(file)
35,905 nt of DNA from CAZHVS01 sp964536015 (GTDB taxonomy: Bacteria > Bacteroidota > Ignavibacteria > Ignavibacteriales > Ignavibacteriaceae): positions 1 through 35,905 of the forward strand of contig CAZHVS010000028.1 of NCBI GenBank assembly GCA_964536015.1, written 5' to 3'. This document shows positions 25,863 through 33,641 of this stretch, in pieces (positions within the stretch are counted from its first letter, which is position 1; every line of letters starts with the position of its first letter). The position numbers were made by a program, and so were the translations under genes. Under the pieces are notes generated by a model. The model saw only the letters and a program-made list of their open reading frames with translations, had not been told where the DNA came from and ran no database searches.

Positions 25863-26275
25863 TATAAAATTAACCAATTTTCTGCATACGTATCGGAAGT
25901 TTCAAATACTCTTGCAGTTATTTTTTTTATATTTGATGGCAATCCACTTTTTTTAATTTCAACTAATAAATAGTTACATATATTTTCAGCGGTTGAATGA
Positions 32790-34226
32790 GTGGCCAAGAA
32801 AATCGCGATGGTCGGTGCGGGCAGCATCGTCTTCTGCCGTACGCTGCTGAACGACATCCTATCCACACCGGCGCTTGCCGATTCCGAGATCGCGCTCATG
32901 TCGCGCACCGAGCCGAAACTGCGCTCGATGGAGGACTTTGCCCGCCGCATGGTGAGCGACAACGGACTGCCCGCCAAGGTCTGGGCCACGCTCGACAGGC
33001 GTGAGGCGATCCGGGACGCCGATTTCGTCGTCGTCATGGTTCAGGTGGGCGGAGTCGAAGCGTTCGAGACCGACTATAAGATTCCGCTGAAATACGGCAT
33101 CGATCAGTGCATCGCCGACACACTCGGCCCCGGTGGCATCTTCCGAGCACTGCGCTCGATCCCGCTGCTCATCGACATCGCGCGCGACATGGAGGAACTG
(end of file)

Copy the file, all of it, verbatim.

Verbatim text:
35,905 nt of DNA from CAZHVS01 sp964536015 (GTDB taxonomy: Bacteria > Bacteroidota > Ignavibacteria > Ignavibacteriales > Ignavibacteriaceae): positions 1 through 35,905 of the forward strand of contig CAZHVS010000028.1 of NCBI GenBank assembly GCA_964536015.1, written 5' to 3'. This document shows positions 25,863 through 33,641 of this stretch, in pieces (positions within the stretch are counted from its first letter, which is position 1; every line of letters starts with the position of its first letter). The position numbers were made by a program, and so were the translations under genes. Under the pieces are notes generated by a model. The model saw only the letters and a program-made list of their open reading frames with translations, had not been told where the DNA came from and ran no database searches.

Positions 25863-26275
25863 TATAAAATTAACCAATTTTCTGCATACGTATCGGAAGT
25901 TTCAAATACTCTTGCAGTTATTTTTTTTATATTTGATGGCAATCCACTTTTTTTAATTTCAACTAATAAATAGTTACATATATTTTCAGCGGTTGAATGA
Positions 32790-34226
32790 GTGGCCAAGAA
32801 AATCGCGATGGTCGGTGCGGGCAGCATCGTCTTCTGCCGTACGCTGCTGAACGACATCCTATCCACACCGGCGCTTGCCGATTCCGAGATCGCGCTCATG
32901 TCGCGCACCGAGCCGAAACTGCGCTCGATGGAGGACTTTGCCCGCCGCATGGTGAGCGACAACGGACTGCCCGCCAAGGTCTGGGCCACGCTCGACAGGC
33001 GTGAGGCGATCCGGGACGCCGATTTCGTCGTCGTCATGGTTCAGGTGGGCGGAGTCGAAGCGTTCGAGACCGACTATAAGATTCCGCTGAAATACGGCAT
33101 CGATCAGTGCATCGCCGACACACTCGGCCCCGGTGGCATCTTCCGAGCACTGCGCTCGATCCCGCTGCTCATCGACATCGCGCGCGACATGGAGGAACTG